On signing the Social Security Act on August 14, 1935, President Franklin D. Roosevelt said, “We can never insure 100% of the population against 100% of the hazards and vicissitudes of life, but we have tried to frame a law which will give some measure of protection to the average citizen and to his family against the loss of a job and against poverty-stricken old age.”
Eighty years later, Social Security remains critical to the financial protection of current and future generations of Americans, and is popular across generations and political ideologies, according to a survey released this week by AARP. The survey found that Americans want to live independently, and that challenges around saving for retirement underscore the importance of the program for future generations.
Several themes emerged from the survey.
First, Social Security remains a core part of Americans’ retirement security. Eighty percent of respondents said they relied on the program, or planned to do so, in the future, as a source of retirement income, and 33% said it was the income source they would rely on most in retirement.
Fifty-seven percent completely agreed that Social Security provided financial security for all Americans, and that those who count on it most would really suffer without it. As well, the programs enables older Americans to remain independent, 53% said.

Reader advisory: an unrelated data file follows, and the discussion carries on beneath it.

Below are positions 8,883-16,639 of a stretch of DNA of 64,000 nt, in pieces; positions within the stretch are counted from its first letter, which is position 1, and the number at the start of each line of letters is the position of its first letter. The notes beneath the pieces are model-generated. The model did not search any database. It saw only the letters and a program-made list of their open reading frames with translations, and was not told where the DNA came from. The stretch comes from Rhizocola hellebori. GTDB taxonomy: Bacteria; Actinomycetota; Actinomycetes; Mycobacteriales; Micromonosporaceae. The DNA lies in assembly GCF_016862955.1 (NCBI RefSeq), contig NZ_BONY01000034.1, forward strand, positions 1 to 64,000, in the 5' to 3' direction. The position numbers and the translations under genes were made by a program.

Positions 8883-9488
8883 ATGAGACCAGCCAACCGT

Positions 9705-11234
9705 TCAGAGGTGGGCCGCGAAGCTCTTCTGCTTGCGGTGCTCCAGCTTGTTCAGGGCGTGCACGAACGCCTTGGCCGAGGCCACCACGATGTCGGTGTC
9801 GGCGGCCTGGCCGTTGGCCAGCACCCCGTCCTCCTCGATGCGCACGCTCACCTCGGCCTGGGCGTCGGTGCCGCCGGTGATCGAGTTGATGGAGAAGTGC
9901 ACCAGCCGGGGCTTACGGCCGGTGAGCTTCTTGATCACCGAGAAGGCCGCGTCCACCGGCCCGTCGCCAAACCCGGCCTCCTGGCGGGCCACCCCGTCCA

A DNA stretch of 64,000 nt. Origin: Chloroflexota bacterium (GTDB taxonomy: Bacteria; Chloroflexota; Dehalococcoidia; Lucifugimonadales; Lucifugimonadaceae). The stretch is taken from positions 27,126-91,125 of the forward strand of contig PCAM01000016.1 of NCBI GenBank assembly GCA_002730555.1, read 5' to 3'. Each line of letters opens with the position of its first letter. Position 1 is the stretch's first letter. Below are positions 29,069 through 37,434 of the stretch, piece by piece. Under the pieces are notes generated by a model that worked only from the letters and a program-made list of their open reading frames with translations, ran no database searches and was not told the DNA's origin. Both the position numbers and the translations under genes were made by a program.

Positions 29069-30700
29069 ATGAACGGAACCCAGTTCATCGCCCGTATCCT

Second, Social Security continues to appeal to all age groups.
Two-thirds of survey participants viewed Social Security as one of the most important government programs—a view that has remained consistent over time, AARP said in a statement. Eighty-two percent also said it was important to contribute to the program for the common good. Younger adults, particularly those in the 30–49 age bracket, expressed less confidence in the future of Social Security than older adults, yet they still valued the program. Ninety percent of adults under 30 said Social Security was an important government program, and 85% wanted to know it would still exist when they retired.